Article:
A Blueprint That Breathes

The world's leading eco-architect on how to build green

Mar 1, 2003
Outside Magazine

MOST OF US IMAGINE that a stay at an eco-lodge means eyeballing howler monkeys from the deck of a tree house with a cup of shade-grown espresso. But beyond a remote location and a few solar panels, what makes a lodge "eco"? We asked internationally renowned eco-architect and planner HITESH MEHTA to walk us through the creation of a sustainable retreat that mixes the eco, the exotic, and the luxe.

Drawing up plans for the proposed LOBOLO ECOLODGE, on the western edge of Kenya's Lake Turkana, Mehta began where all good design should: with the neighbors. "The local people are seldom included in the initial planning or in the assessment of a lodge's potential impacts," says Mehta, a Kenyan-born Indian working for the Florida landscape architecture firm EDSA. "Yet they are the ones who know the resources and whose culture needs to be respected."

The pastoral Turkana tribe, whose cattle still graze the arid moonscape surrounding the lake, hold two things sacred: water and grass. So Mehta incorporated, for example, a path for cows, and gutterless buildings that speed rain back to the soil.

Although construction has been on hold due to regional strife, Kenya's political situation has cleared, and Mehta's client, the Kenyan outfitter Jade Sea Safaris, is already using the site as a tent camp for birders, cultural tourists, and fossil-seekers headed across the lake to the Koobi Foora archaeological sites made famous by the Leakeys. When completed, Lobolo Ecolodge will be luxurious—$300 a night for bush convenience—but its footprint will be decidedly low-key: Eco-architecture often means reining in grand plans—forget the gold-plated faucets if the metal was mined by exploited workers—in favor of local supplies. Mehta's team studied native plants, searched out sustainably harvested timber, and found the best outdoor lighting that still allows for power stargazing. Will Lobolo's guests appreciate Mehta's hard work? Yes, if it's done right. "The lodge will feel timeless," he says. "Its main feature is the natural world. If we cannot create an almost spiritual connection to nature, we have failed."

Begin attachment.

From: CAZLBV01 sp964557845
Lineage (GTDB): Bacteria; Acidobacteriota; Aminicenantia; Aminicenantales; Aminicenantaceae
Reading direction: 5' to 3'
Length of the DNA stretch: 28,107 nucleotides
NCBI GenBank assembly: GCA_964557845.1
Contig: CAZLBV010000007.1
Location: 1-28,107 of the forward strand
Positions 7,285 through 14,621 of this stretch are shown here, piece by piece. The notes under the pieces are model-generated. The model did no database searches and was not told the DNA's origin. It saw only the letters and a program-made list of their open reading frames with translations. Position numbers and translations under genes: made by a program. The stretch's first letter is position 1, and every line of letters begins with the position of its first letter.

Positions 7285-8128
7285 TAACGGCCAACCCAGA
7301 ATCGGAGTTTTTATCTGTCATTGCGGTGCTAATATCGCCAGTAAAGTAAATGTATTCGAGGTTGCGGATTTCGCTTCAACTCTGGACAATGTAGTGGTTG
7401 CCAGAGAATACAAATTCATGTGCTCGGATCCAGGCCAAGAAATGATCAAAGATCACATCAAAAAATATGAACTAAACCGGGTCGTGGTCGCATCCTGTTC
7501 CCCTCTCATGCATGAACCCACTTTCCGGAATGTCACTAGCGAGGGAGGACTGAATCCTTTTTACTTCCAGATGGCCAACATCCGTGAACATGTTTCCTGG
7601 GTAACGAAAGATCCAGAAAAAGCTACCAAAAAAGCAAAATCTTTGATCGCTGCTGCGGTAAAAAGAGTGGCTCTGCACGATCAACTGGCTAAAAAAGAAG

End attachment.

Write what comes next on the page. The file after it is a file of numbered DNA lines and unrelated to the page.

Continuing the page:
AERIAL VIEW OF SITE: "The whole landscape around Lobolo Ecolodge is a desert, and the site of the lodge is actually an oasis," explains Mehta. "We wanted to make sure that we did not overdesign and therefore violate the limits of acceptable change to the site." Mehta's team calculated the carrying capacity of the spring-fed oasis, then subtracted the water needed to keep the cattle pasture green and to replenish groundwater sources. The final tally: enough water for only 16 guest units, eight campsites, and 12 units of staff housing—roughly 85 people in all. Structures are set far enough from the lake to make it accessible to cattle, goats, and shorebirds.

A. LAKE TURKANA is home to huge flocks of flamingos, and serves as a nesting site or flyway for 350 other bird species. It's also a fine swimming hole (albeit one shared with crocodiles and hippos), so there's no need for an energy-and water-hogging pool.

B. STAFF HOUSING: 12 to 15 employees (80 percent of the 20- to 30-person staff will be locals) will live on the grounds with their families.

C. A small GROCERY STORE and medical dispensary for use by locals and guests will be staffed by members of the Turkana tribe.

D. The tribe helped identify the best route for this CATTLE PATH to nearby grass pastures. "We want the Turkana to feel pride in this design," says Mehta.

E. DOUM PALMS AND LEAFLESS ACACIAS are indigenous to the area but have been damaged by El Ni-o storms. Reestablishing these will attract native birds and insects.

More at Outside

Elsewhere on the Web